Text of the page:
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Govt. abandons road pricing scheme!

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Govt. abandons road pricing scheme!

Old 15th Oct 2007, 14:41
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Govt. abandons road pricing scheme!

A relief to many no doubt, but will it be simply put on a shelf for a later day?

http://www.telegraph.co.uk/news/main.../nroads115.xml

"The Government has bowed to the groundswell of opposition which saw 1.8 million people back a Downing Street petition and a campaign by The Daily Telegraph calling for the proposals to be ditched.
The possibility of tracking every motorist's movements by satellite alarmed many



The sudden reversal on road pricing is the latest in a series of flagship policies advocated by Tony Blair to have been scrapped by Gordon Brown.

It follows the decision to abandon plans for a "super casino" and to review the current laws on cannabis and all-day drinking.

One senior Government source said national road pricing had fallen down the list of priorities – "it has been back burnered."

The retreat will be signalled by the Department for Transport this week in response to a back bench committee's report into the draft Local Transport Bill."
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Old 15th Oct 2007, 15:09
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Makes you wonder if Brown is doing it for the good of the people (or to avoid mass uproar) or whether he is trying to show the country he is independant of Blair's 'legacy' an his intentions for the country post-departure.

Maybe both.

Good on 'im for not going ahead with it though, we're almost on our way to having no money left at all...
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Old 15th Oct 2007, 16:22
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You can't put the tax genie back in the bottle........

Sadly, now that the technology exists, it is only a matter of time until this new-found tax source is taxed to the hilt. The necessary legislation will probably slide through eventually on the back of some EU emergency green legislation or EU standardised vehicle design requirements that nobody picks up on until 'proposals are too advanced to retract'.

Is 43 too old to become an anarchist????
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Old 15th Oct 2007, 17:06
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I can foresee it being 'welcomed' for Heavy Goods Vehicles (Trucks) - especially foreign-registered trucks - to equate their use of the highways (and the associated damage) with the fees paid.
There is already technology installed (under the carriageways) which can identify the number of axles, the axle weights and the vehicle speed, and it would be a small step to 'connect' this to on-board equipment which would set the appropriate tariff. Of course, time-of-day could be a significant factor, encouraging use of the roads during off-peak hours.
I believe that introduction for goods-vehicles would be a less-bitter pill for the public to swallow (and be an easier task - goods-vehicles already have to be fitted with monitoring devices to log drivers' hours).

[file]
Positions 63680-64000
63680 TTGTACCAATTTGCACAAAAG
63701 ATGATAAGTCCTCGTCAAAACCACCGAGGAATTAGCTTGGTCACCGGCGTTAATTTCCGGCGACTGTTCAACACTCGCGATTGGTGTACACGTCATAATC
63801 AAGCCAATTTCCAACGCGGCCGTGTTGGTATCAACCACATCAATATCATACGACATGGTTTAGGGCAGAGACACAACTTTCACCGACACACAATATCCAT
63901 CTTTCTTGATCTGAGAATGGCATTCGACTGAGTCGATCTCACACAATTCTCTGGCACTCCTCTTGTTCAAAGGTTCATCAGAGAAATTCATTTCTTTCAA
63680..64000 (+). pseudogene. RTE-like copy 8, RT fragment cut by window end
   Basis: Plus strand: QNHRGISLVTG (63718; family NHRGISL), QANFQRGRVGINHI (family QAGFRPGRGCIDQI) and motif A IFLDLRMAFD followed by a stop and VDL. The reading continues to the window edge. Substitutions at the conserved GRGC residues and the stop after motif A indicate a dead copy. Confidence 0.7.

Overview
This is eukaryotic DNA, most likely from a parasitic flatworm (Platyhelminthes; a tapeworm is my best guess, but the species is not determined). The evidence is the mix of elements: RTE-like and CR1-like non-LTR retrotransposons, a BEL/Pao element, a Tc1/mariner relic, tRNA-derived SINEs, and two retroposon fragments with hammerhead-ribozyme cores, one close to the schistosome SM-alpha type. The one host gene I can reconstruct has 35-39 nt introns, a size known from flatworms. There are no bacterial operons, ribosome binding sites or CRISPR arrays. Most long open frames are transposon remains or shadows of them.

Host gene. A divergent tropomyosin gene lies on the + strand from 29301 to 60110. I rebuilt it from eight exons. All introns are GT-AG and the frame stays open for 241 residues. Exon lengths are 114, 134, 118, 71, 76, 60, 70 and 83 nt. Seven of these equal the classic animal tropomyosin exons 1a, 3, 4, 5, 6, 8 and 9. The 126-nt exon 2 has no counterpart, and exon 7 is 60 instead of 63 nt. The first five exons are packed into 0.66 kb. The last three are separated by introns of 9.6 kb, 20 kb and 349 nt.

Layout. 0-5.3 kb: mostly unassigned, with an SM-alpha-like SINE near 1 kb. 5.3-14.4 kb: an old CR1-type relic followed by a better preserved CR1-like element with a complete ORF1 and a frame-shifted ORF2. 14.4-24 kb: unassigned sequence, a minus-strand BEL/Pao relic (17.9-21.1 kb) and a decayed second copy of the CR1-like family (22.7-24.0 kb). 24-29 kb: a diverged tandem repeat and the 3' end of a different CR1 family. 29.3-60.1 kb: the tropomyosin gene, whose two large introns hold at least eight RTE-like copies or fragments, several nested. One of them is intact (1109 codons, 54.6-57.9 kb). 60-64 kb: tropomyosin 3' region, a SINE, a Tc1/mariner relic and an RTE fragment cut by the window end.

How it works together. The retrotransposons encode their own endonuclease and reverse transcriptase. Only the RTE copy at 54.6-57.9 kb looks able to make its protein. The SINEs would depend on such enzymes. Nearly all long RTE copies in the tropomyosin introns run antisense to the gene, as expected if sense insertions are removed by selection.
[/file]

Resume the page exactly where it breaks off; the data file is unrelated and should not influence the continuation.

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Old 15th Oct 2007, 20:11
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As the article says, the idea's been around for years, it was and still is a question of the technology not being in place/economically available. To do so would be very expensive and massively (read: Election-losing-ly) unpopular. Don't worry though, Brown or anyone else (of whatever party) who comes to power will find alternative ways to screw the politians favourite cash-cow and you can literally take that to the bank.

Democracy, exit stage right.
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Old 15th Oct 2007, 20:14
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"I can foresee it being 'welcomed' for Heavy Goods Vehicles"


Until the public realise that the costs will be passed on to them in all retail establishments - with a mark-up of course.
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Old 15th Oct 2007, 20:24
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Does anyone know what he actually stands for?

Seems to be trying to get the popular vote by binning anything unpopular and linked to Blair, nicking other people's ideas and hammering hundreds of thousands of businesses just to attack 30-40 rich entrepreneurs who will in any case move offshore to avoid his tax grab.

He just doesn't understand that he doesn't have 'it', 'it' being the X factor that makes a person a natural leader.

The only good thing is that his tenacity to a role that his persona deems him unsuitable for will comfortably see the opposition in power at the next election.

Every cloud has a silver lining!

BW
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Old 15th Oct 2007, 20:44
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"I can foresee it being 'welcomed' for Heavy Goods Vehicles"


Until the public realise that the costs will be passed on to them in all retail establishments - with a mark-up of course.